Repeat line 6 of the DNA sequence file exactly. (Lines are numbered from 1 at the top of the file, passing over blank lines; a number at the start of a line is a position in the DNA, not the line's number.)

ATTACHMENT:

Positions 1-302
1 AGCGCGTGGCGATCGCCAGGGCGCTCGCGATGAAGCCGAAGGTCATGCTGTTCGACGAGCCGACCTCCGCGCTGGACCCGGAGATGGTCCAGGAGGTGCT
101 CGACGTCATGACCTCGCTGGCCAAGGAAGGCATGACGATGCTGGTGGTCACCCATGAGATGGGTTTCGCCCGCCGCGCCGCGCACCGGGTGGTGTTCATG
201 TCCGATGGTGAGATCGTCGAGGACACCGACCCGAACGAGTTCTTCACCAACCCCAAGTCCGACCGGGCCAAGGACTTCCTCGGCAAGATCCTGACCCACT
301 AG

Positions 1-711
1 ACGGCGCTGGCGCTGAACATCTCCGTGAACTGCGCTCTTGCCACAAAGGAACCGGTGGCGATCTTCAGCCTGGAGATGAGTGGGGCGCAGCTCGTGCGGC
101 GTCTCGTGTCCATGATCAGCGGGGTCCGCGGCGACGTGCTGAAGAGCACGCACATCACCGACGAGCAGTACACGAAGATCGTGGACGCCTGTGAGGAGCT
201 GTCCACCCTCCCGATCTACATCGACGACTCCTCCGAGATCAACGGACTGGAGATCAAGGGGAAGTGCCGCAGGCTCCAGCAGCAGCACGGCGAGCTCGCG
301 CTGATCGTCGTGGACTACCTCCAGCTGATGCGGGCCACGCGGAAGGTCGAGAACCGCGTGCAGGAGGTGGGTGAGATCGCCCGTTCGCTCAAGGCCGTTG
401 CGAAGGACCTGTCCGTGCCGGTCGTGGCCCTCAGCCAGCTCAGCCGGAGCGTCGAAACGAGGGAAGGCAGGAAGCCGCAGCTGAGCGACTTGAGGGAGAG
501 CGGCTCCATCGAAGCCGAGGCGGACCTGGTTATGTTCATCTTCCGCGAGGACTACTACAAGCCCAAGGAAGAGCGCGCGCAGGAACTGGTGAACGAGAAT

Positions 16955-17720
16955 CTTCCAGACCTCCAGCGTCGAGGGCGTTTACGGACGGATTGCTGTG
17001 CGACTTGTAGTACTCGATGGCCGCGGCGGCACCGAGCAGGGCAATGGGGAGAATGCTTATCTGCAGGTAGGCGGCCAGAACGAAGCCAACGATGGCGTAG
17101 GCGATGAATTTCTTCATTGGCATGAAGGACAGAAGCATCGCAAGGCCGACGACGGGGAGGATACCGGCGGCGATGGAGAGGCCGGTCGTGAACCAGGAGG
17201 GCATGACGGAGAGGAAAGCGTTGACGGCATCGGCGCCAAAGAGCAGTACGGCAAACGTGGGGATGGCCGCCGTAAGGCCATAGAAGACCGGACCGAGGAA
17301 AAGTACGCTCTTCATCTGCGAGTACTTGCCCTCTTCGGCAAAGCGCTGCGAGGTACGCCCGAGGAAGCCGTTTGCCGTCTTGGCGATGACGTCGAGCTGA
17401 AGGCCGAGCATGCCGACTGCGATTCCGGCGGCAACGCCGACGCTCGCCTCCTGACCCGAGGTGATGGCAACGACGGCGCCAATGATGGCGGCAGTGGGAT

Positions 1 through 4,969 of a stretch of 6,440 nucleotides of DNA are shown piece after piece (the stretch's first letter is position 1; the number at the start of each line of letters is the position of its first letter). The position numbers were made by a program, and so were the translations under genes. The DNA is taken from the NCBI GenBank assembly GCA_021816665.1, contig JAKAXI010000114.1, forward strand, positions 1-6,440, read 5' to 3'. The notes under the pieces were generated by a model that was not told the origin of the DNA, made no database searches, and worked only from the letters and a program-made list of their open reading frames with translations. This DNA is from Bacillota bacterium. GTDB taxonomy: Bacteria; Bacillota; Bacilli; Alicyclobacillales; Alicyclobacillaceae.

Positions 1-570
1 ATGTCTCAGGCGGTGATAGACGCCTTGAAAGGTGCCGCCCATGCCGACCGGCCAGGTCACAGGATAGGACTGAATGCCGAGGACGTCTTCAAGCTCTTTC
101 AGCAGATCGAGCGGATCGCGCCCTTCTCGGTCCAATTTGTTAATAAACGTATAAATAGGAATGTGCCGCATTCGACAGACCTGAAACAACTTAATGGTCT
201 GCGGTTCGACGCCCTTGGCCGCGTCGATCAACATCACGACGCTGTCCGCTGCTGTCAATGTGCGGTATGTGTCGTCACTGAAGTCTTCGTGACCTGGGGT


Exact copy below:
Positions 1-711